The Reno R., as many other Italian rivers, has been significantly affected by man activity since Romans time, but in the last decades significant land use changes in the headwater, extensive bed material mining, dams construction, torrent-control works and large fluids extraction from the underground caused important channel morphology and sediment fluxes changes. To better understand such morphological changes and their causes, the hydraulic geometry data of several cross sections and the longitudinal profile data of the Reno river, surveyed at different times, were analysed emphasizing a dramatic streambed incision that took place between 1950s and 1980s, with a volume of sediment lost of about 18 x106 m3. At the same time a field campaign was started in 2003 collecting representative bed material samples and sediment transport measurements with Helley-Smith bedload sampler to assess the present river dynamics and evolution. Bedload transport rate resulted very low also during floods larger than bankfull stage and even those equations renown in the literature to underpredict bedload transport overestimate the sediment transport of the Reno R. Among the equations used those predicting transport rates closer to the actual surveyed values are modified Meyer-Peter & Muller equation The river transport capacity always resulted by far larger than sediment supply and no significant relation was found between flow parameters and the bedload transport rates measured. The occurrence of cyclic peaks and lows of bedload rate and a clear seasonality were as well. Sediment deficit of the Reno river system results from many factors including an increase in forest cover, presence of dams for agricultural and hydroelectric purposes, engineering works on the watershed and on the river channel, large bed material exploitation and likely a decrease in flood frequency.

Channel morphology evolution and bedload transport of the Reno river in northern Italy

SALEMI, Enzo;BILLI, Paolo
2008

Abstract

The Reno R., as many other Italian rivers, has been significantly affected by man activity since Romans time, but in the last decades significant land use changes in the headwater, extensive bed material mining, dams construction, torrent-control works and large fluids extraction from the underground caused important channel morphology and sediment fluxes changes. To better understand such morphological changes and their causes, the hydraulic geometry data of several cross sections and the longitudinal profile data of the Reno river, surveyed at different times, were analysed emphasizing a dramatic streambed incision that took place between 1950s and 1980s, with a volume of sediment lost of about 18 x106 m3. At the same time a field campaign was started in 2003 collecting representative bed material samples and sediment transport measurements with Helley-Smith bedload sampler to assess the present river dynamics and evolution. Bedload transport rate resulted very low also during floods larger than bankfull stage and even those equations renown in the literature to underpredict bedload transport overestimate the sediment transport of the Reno R. Among the equations used those predicting transport rates closer to the actual surveyed values are modified Meyer-Peter & Muller equation The river transport capacity always resulted by far larger than sediment supply and no significant relation was found between flow parameters and the bedload transport rates measured. The occurrence of cyclic peaks and lows of bedload rate and a clear seasonality were as well. Sediment deficit of the Reno river system results from many factors including an increase in forest cover, presence of dams for agricultural and hydroelectric purposes, engineering works on the watershed and on the river channel, large bed material exploitation and likely a decrease in flood frequency.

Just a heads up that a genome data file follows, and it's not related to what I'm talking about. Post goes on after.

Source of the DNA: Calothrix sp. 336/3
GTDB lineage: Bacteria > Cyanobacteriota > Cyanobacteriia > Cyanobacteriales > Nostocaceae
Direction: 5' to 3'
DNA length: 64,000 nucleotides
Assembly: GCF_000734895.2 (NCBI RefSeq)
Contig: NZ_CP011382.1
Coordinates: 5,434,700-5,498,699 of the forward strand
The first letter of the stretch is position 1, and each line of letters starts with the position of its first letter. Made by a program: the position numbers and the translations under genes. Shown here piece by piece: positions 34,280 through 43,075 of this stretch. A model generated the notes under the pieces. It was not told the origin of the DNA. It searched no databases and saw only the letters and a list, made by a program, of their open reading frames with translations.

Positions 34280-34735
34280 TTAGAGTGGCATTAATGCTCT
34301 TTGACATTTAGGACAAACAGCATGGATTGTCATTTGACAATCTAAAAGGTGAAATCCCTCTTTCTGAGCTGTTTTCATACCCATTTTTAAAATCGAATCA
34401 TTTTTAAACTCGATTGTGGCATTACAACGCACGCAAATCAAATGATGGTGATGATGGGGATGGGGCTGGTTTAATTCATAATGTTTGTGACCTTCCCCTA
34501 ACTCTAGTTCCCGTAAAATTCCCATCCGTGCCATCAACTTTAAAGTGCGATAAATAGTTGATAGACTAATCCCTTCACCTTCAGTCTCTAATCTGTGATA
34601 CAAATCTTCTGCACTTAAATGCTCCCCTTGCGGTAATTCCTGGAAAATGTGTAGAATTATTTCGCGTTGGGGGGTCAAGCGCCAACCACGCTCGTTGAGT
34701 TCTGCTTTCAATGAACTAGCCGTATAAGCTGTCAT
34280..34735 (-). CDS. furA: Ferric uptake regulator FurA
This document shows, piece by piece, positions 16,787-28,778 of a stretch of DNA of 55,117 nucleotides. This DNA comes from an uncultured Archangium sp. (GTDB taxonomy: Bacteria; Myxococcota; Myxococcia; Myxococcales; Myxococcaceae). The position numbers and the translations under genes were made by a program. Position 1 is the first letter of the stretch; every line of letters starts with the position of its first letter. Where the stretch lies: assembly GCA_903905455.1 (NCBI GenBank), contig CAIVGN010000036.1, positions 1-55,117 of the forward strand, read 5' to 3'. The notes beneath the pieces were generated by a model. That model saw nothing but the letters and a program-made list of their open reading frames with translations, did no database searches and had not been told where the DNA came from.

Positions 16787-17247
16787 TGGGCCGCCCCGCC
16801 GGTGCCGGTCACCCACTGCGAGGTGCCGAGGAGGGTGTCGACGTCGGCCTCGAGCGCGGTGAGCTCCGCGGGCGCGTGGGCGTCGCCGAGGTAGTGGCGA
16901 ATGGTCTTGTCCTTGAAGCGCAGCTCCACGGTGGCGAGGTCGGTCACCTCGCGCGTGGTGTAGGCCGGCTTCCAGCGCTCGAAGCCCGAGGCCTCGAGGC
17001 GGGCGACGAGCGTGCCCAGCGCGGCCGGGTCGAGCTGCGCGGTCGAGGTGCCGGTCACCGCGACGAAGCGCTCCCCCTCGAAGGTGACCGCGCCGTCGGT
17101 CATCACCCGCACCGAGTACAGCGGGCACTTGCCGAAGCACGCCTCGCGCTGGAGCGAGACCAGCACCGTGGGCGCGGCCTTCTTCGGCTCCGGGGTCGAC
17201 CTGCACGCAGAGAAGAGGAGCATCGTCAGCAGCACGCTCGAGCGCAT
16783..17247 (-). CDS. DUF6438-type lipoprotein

Channel morphology; human impact; sediment transport
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Utilizza questo identificativo per citare o creare un link a questo documento: https://hdl.handle.net/11392/1427911
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